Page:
Researchers from the United States and India have discovered four strains of bacteria in the International Space Station (ISS), and three of these strains were until now, completely unknown to science. The new finding suggests that bacteria living on earth are also capable to live in low gravity environments such as the International Space Station. 

Discovery of three unknown bacteria strains

In the study report published in the journal Frontiers in Microbiology, researchers noted that the bacteria was formed on plants that astronauts were growing in space. Three of these strains were found on the surface of the ISS in 2015, while one strain was discovered long back in 2011. 

International Space Station (ISS)
International Space Station (ISS)Wikimedia Commons

Researchers revealed that one of the bacterial strains was Methylorubrum rhodesianum, a known strain. However, after sequencing, researchers noted that the remaining three strains were unknown to humans until now. Researchers have now named these three strains IF7SW-B2T, IIF1SW-B5, and IIF4SW-B5.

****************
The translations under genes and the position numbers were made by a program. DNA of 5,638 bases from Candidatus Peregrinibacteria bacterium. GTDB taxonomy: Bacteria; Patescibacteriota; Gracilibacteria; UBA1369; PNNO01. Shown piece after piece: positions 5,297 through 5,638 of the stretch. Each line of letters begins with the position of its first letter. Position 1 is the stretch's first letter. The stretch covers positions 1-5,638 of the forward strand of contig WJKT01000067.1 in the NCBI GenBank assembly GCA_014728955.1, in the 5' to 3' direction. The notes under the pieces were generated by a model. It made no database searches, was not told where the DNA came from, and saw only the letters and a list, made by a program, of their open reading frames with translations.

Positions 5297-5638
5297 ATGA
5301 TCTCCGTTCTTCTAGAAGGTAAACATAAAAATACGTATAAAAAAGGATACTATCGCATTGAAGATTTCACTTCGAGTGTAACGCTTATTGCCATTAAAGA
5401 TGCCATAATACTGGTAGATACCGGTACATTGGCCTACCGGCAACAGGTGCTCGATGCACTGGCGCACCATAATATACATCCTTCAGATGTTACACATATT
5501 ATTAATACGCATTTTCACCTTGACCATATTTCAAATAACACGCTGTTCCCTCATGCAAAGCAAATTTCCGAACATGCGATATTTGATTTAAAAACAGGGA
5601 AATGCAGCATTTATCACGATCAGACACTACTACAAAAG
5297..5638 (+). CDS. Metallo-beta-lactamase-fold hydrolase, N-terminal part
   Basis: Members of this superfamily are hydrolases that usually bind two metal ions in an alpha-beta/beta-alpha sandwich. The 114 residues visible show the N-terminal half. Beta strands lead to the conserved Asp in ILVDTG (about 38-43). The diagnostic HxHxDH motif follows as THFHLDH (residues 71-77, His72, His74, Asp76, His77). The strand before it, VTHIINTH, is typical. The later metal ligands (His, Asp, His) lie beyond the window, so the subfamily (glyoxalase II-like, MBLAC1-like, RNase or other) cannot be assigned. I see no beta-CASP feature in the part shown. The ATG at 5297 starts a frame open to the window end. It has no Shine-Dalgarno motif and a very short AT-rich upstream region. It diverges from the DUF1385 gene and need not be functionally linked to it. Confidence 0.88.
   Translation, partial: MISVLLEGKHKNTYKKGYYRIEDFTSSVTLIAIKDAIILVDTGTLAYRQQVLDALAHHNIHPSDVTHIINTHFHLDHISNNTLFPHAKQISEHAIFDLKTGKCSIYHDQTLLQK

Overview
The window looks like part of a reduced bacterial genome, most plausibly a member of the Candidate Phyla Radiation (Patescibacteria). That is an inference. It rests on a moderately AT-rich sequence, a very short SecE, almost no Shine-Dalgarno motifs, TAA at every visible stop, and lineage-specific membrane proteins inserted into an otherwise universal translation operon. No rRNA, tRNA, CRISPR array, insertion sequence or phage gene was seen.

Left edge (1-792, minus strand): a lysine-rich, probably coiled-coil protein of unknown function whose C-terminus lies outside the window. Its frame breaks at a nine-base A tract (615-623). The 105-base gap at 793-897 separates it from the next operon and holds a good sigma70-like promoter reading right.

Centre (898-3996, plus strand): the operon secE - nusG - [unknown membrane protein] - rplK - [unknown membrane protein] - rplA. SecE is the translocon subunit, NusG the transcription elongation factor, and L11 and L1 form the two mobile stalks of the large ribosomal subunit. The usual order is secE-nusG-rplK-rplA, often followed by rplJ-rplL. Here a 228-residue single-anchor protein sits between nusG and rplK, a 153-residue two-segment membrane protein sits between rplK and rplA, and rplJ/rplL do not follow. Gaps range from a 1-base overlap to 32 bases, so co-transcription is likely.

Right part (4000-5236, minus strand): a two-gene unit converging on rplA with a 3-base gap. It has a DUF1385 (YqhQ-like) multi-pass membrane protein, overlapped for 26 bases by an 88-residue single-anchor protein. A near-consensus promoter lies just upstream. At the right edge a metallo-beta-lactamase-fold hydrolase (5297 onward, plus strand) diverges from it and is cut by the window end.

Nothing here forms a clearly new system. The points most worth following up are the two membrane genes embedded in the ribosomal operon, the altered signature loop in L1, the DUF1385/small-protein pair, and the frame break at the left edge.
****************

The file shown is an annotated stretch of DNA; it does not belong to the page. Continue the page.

"To grow plants in extreme places where resources are minimal, isolation of novel microbes that help to promote plant growth under stressful conditions is essential," said Kasthuri Venkateswaran and Nitin Kumar Singh, researchers at NASA's Jet Propulsion Laboratory in a recent press release

Researchers also noted that the International Space Station is maintaining a clean environment, but beneficial microbes should be also there in these low-gravity conditions. 

Breakthrough in space farming

As humans are eyeing space tourism and space colonization, the new discovery could create revolutionary changes in plant growth and space farming. The discovery could also help humans during long space missions which include a manned Mars exploration program that could be initiated soon by NASA

"This will further aid in the identification of genetic determinants that might potentially be responsible for promoting plant growth under microgravity conditions and contribute to the development of self-sustainable plant crops for long-term space missions in the future," researchers wrote in the study report